OenoNote - Some Impressive Italian Varietals

Daniele Cernilli, Don Winkler, OenoNote, Capriccio Baroque, International Wine Review,

I’m delighted to be contributing to Capriccio’s OenoNote Blog and to help meld the sumptuous pleasures of excellent wines with the rich, glorious music of the Baroque.  I hope to have the opportunity to join readers at a wine tasting event sometime including, hopefully, at a Capriccio concert.  But, in the meantime, I hope my OenoNote contributions will help readers explore and enjoy fine wines from around the world with friends and with the music of their favorite Baroque composers.

In this first OenoNote, I’m focusing on some impressive Italian varietals.  My notes here are extracted from extensive reports based on wine trips I made with Carolyn to the Collio and the Piedmont (Roero, Barolo, Barbaresco) wine regions of northeast and northwest Italy in the past year.  These trips were taken under the auspices of the International Wine Review (IWR) and the reports and various shorter articles are available at www.iwinereview.com.  For readers with an interest in Italian wines writ large, I’ll introduce an excellent Italian-based wine guide later in this blog.

But first, let me say that both the Collio and Piedmont regions produce distinctive, delicious wines worthy of their international reputation.  Readers will find many wines from these regions in their local stores, but they can get a head start in identifying their preferred ones if they are attending Capriccio’s March 18, 2018, concert after-party – IWR will be offering complimentary tastings of some fine single varietal examples at this event.  These lovely wines will serve to round off what promises to be stunning music evening with Grammy nominee Jory Vinikour performing Suites of Handel, Rameau and J.S. Bach and opera-dance works of Lully and Campra with acclaimed Baroque dancer Caroline Copeland. (Visit www.CapriccioBaroque.org for full details). 

The after-party wine tastings will include the following varietals:

Pinot Grigio: Although this grape is indigenous to France (Pinot Gris), it’s grown extensively on Collio’s Friuli hillsides. This hilly, calcareous terroir produces a quite exceptional Pinot Grigio; it shows a good concentration of orchard fruit complemented by stony minerals.  Its bouquet is redolent of peak-of-spring wildflowers.  It’s immensely enjoyable to drink on a warm summer evening while sitting at an outdoor café, perhaps with strains of Antonio Lotti in the background. IWR’s after-party tastings include the Castello di Spessa and Collavini Pinot Grigios from Collio.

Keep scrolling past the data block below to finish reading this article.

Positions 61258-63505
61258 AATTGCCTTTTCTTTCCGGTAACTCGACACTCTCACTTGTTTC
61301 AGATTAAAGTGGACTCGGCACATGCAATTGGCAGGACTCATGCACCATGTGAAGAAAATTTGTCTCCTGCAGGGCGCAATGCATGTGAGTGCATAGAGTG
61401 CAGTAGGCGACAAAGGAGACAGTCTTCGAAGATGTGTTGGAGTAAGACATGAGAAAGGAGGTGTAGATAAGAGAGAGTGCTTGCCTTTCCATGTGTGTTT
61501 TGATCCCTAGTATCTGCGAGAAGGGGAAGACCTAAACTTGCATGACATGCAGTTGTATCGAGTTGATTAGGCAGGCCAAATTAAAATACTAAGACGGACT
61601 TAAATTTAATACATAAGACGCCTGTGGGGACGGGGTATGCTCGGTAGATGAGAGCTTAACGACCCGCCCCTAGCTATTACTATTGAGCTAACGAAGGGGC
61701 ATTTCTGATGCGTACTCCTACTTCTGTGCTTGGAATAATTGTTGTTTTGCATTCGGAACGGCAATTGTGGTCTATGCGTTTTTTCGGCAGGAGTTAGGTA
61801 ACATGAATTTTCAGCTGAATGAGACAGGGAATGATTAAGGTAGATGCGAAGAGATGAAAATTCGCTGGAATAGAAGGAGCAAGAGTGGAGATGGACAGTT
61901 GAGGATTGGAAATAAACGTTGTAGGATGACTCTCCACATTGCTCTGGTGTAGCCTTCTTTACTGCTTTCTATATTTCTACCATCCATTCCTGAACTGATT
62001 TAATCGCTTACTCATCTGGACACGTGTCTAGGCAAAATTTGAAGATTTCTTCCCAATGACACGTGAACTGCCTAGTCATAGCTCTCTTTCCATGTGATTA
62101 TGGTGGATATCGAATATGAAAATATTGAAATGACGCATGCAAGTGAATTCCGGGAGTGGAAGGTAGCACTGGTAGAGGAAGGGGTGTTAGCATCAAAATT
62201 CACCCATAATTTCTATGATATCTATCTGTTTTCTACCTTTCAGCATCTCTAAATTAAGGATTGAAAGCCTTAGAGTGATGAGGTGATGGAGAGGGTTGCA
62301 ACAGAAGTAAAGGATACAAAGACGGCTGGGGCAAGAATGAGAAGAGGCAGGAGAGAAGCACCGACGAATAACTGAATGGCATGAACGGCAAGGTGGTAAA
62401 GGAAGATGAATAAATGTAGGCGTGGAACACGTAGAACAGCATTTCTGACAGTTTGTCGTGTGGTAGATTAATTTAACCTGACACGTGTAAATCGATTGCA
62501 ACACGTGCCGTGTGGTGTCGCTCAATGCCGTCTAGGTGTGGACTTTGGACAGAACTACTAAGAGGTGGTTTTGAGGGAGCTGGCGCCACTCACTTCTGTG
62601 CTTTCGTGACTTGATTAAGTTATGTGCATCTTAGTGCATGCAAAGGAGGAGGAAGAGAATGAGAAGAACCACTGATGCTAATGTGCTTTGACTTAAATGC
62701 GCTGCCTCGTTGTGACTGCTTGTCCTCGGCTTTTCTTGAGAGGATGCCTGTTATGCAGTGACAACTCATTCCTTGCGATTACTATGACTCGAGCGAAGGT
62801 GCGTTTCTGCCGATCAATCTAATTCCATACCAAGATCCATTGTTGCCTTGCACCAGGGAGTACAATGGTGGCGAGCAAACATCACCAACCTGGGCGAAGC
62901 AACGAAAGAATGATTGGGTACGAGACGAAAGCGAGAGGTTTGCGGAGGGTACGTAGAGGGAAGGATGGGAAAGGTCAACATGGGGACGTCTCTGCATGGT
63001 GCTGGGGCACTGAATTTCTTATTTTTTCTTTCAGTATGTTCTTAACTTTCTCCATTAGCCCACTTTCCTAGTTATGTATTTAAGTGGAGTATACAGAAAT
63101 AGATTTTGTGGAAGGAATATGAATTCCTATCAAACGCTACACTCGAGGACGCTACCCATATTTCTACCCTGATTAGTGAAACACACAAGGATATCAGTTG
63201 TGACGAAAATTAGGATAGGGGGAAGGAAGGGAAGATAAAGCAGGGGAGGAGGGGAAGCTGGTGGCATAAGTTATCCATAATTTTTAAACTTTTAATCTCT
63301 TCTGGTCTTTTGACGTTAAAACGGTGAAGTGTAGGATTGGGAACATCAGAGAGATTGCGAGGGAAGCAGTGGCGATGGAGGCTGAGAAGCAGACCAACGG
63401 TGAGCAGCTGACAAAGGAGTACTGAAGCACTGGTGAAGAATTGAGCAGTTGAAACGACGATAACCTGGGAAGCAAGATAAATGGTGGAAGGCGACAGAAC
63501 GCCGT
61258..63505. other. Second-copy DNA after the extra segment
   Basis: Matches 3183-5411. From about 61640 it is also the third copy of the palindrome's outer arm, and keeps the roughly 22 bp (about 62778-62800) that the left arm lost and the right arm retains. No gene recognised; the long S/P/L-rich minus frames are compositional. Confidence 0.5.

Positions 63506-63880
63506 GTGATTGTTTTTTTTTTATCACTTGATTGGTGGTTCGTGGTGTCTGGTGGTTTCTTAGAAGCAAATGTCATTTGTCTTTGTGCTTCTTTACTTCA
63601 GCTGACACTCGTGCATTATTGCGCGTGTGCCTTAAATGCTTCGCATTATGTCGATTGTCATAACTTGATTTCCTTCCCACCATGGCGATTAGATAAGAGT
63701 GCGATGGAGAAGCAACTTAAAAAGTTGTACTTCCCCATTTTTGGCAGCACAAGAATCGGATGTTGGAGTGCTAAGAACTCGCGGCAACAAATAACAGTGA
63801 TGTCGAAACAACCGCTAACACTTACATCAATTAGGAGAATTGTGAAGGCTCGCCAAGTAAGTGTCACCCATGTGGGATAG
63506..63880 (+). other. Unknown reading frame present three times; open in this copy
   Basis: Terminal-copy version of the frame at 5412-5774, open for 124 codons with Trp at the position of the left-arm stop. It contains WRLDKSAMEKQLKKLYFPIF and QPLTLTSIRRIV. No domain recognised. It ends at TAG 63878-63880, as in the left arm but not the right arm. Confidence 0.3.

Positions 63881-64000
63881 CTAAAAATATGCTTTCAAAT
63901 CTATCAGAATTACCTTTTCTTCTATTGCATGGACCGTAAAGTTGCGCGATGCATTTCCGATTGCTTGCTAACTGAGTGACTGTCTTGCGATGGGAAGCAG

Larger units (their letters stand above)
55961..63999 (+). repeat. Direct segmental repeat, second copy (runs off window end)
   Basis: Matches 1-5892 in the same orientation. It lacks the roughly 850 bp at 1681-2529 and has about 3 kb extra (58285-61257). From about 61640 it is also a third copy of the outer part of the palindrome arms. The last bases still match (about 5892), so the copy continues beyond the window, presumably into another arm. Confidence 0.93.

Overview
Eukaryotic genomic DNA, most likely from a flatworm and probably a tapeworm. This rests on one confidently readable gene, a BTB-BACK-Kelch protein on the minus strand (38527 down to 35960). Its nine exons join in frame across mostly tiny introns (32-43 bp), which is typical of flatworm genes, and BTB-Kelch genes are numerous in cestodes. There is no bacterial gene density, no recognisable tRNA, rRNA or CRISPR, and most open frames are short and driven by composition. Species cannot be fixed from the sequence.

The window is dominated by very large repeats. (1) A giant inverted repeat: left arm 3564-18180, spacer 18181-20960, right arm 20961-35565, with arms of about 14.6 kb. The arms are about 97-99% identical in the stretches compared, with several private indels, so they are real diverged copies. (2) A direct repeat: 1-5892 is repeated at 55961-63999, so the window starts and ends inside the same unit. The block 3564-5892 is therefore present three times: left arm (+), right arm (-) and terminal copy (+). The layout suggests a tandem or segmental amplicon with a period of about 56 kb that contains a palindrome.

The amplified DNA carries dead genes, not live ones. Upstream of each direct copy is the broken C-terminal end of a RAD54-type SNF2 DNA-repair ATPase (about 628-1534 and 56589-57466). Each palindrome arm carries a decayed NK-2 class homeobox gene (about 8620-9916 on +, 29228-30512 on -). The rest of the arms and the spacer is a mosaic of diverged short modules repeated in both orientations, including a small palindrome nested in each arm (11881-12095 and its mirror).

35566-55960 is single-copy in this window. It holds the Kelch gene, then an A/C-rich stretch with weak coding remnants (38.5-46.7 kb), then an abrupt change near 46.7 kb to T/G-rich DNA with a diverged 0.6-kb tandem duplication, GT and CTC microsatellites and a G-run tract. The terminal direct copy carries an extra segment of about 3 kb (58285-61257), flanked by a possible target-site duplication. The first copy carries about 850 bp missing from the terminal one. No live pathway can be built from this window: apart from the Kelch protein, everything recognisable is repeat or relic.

Ribolla Gialla: This low alcohol, high acid grape is grown in the highlands of Collio and neighboring Slovenia.  It’s a distinctive, full-flavored white wine that is often also made as a sparkling wine. Tenuta Stella’s  Ribolla and Zuani’s Sodevo are the tasting choices at Capriccio’s after-party.

Nebbiolo:  This grape comes from Italy’s northwestern Piedmont region which produces the sublime Barolo and Barbaresco wines that frequently receive the descriptors “tar and roses”.   Nebbiolos are deep in color and flavor.  IWR’s tastings at Capriccio’s after-party will include classic  Barolos from Vite Colte Cooperative. However, if readers are looking for a Nebbiolo grown closer to home, they need look no further than Virginia’s Barboursville vineyards!

Sangiovese: Grown in many parts of Italy, Sangiovese receives its highest expression in Chianti Classico and Brunello di Montalcino in northwest Italy.  It’s a grape that generally doesn’t do well outside of Tuscany. Indeed, serious attempts to grow it in Napa failed to the extent that the vines were grafted over.   Don’t miss tasting the excellent Don Tommaso Gran Selezione  available at Capriccio’s after-party.

The IWR’s reports on Piedmont and Collio are extensive, with each reviewing hundreds of wines while also providing details on terroir, wine growing and production methods, and food pairings.  But, another excellent source of information, and one which covers all of Italy, is “The Ultimate Guide to Italian Wine 2018” produced by Daniele Cernilli, one of Italy’s most famous wine critics.  Daniele studied philosophy at university and, having the gentle demeanor of a classics scholar, is appropriately and affectionately nicknamed “Doctor Wine”.  Daniele founded and edited Gambero Rosso, Italy’s foremost wine guide, for a quarter century before “retiring” to host TV shows and write books on wine.  Daniele’s “Ultimate Guide” is perfectly targeted to consumers wanting to learn which Italian wines they should be buying and trying.  He presents just what one needs to know about each producer and its most important wines.

The photo attached to this Blog shows Daniele (left of photo) and me following a lunch we enjoyed recently several top Italian wine producers when they were in Washington DC.  When I told Daniele  I’m currently working on a report on the wines of Lodi, California his immediate response was “Oh, yes! Credence Clearwater Revival!”  Of course, anyone who listened to rock music in the late 1960s would recognize this Northern California band.  Indeed, I remember listening to them performing at Sproul Plaza on the Berkeley campus. But not many would immediately recognize the group as the composers and performers of “Lodi”, a song best known for the refrain, “Oh. Lord, stuck in Lodi again.” For old times sake you can listen to it at: http://tinyurl.com/pgkpdwp.  This piece won’t be performed at Capriccio’s March 18 concert, but attendees can rest assured that they’ll hear works by some of the “Baroque Greats” – Handel, Rameau, J.S. Bach, Lully and Royer - performed by a brilliant harpsichordist and revel in the exceptional dancing and choreography of one of the U.S.’s most renowned Baroque dancers.